Decorating a new play or learning space for children is an exciting time.
Free from the clutter and activity that is sure to follow, an empty room is still ripe with potential.
Being able to design a new learning space from scratch is a wonderful opportunity, allowing you to focus on the factors most important to the child’s well-being.
One important consideration is color. The color scheme that you assign can have a profound impact on the mental and emotional well-being of the children and should be treated with accord.
Keep reading to discover the best color schemes for a child’s learning space.
Blue is a wonderful color, conducive to focus, comfort and tranquility. Yet it’s often associated with negative emotions.
Be it the baby blues, or feeling blue, it has an association with sadness. Yet psychologically, it actually has the opposite effect.
Think of the joy of a clear blue sky or wide blue ocean. These are actually quite comforting. As well, blue is shown to encourage focus while imbuing a sense of calm.
That makes it an ideal color for your child’s learning space.
Often associated with hospitals, there’s a reason for using the color green. It’s reflective of nature and growth. A large part of the reason we welcome spring is to see the world turn green again.
It suggests health and growth, two concepts you’ll certainly want to reinforce in a child-focused room.
Like the two above colors, yellow helps reflect what we find in nature. The warmth of the sun is something even young children learn to recognize quickly.
Taking this color as a launching point, you can create a warm, welcoming learning space.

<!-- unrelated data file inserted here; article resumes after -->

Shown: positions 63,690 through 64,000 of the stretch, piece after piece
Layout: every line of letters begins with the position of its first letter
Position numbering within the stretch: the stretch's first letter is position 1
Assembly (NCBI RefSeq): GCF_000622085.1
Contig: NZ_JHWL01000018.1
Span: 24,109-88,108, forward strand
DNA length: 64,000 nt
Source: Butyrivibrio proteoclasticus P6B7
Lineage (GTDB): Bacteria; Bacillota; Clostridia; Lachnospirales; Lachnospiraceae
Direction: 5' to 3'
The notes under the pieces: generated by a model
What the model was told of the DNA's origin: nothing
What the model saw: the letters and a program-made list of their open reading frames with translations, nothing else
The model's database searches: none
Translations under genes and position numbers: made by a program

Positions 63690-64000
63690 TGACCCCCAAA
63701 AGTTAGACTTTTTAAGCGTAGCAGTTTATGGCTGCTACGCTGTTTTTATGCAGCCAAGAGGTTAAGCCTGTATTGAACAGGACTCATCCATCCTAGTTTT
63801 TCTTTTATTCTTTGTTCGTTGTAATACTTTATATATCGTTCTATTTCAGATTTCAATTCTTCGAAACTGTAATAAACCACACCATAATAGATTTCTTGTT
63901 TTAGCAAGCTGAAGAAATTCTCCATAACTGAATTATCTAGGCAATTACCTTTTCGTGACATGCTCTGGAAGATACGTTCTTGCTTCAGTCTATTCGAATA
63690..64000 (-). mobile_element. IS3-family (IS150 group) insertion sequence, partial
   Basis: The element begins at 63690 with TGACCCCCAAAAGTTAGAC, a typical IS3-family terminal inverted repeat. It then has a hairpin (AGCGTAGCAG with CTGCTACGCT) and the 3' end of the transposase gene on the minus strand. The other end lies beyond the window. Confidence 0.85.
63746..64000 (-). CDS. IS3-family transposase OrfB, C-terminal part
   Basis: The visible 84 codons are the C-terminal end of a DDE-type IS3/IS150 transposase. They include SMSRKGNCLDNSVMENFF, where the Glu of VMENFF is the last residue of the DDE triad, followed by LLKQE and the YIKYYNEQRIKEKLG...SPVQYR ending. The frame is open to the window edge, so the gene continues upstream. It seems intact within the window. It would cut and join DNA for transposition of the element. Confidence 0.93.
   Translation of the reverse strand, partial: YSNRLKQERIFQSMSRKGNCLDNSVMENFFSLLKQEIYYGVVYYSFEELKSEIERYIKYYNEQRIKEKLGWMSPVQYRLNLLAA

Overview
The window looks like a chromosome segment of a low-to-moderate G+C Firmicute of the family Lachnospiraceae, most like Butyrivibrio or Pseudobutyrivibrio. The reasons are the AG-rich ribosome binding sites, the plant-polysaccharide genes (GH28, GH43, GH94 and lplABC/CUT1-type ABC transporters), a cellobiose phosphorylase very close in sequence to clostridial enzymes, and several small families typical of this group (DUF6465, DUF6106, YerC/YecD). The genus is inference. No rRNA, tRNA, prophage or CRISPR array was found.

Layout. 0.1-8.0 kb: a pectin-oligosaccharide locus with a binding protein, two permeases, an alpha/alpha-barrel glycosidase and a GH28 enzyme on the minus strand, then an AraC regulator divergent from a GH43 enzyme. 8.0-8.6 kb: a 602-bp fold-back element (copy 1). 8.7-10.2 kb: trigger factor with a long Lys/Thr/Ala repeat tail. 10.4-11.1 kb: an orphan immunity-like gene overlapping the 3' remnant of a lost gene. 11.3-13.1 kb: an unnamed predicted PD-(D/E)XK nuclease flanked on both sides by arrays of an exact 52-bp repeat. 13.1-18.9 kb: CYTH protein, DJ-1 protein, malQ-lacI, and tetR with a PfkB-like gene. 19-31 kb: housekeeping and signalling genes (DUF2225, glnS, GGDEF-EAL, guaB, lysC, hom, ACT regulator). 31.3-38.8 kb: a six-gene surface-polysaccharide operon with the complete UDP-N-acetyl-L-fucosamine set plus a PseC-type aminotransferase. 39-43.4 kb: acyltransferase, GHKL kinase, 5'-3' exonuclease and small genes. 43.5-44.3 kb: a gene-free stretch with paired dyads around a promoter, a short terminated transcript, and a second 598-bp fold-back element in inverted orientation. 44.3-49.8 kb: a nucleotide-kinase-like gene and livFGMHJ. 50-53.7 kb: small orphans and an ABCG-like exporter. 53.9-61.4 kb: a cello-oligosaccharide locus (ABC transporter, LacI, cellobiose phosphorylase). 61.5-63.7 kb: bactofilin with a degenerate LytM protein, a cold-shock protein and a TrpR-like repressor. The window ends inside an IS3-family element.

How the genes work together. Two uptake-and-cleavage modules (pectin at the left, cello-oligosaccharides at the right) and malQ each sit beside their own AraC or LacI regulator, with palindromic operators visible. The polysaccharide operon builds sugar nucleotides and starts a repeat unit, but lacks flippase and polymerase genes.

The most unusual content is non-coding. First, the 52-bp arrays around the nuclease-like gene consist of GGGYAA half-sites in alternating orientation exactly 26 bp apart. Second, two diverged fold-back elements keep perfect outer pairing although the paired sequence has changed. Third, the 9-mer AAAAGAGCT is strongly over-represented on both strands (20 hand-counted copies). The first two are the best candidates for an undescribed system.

A bolder yellow may be more suited to an active space, as it is a very energetic color and may promote more excitement. A pale yellow, on the other hand, is very comforting and reassuring and can easily be utilized anywhere.
Using These Colors Together
Sticking with one color can make space oppressive, countering the positive effects you’re looking for. To help take advantage of all these strengths, take a look at diversifying the surfaces and objects you paint.
Walls can be one color, with furniture taking on another. As adults, it’s easy to look for neutral furniture that works within a space. With a child’s space, it can actually be better to feature something that contrasts the room, defining its presence.
Final Thoughts on Designing a Learning Space
Children process color differently than adults. Whereas maturity and experience help develop an appreciation for subtlety and nuance, children see things in starker terms.
This gives you the freedom to go bold, to allow your color choice to influence your child. Color can have a massive impact on your child’s emotional development: by using the colors listed above, you can positively influence your child’s well-being.
If you have any questions, or if you want some additional help designing a learning space, let us know. We’re always here to help you.
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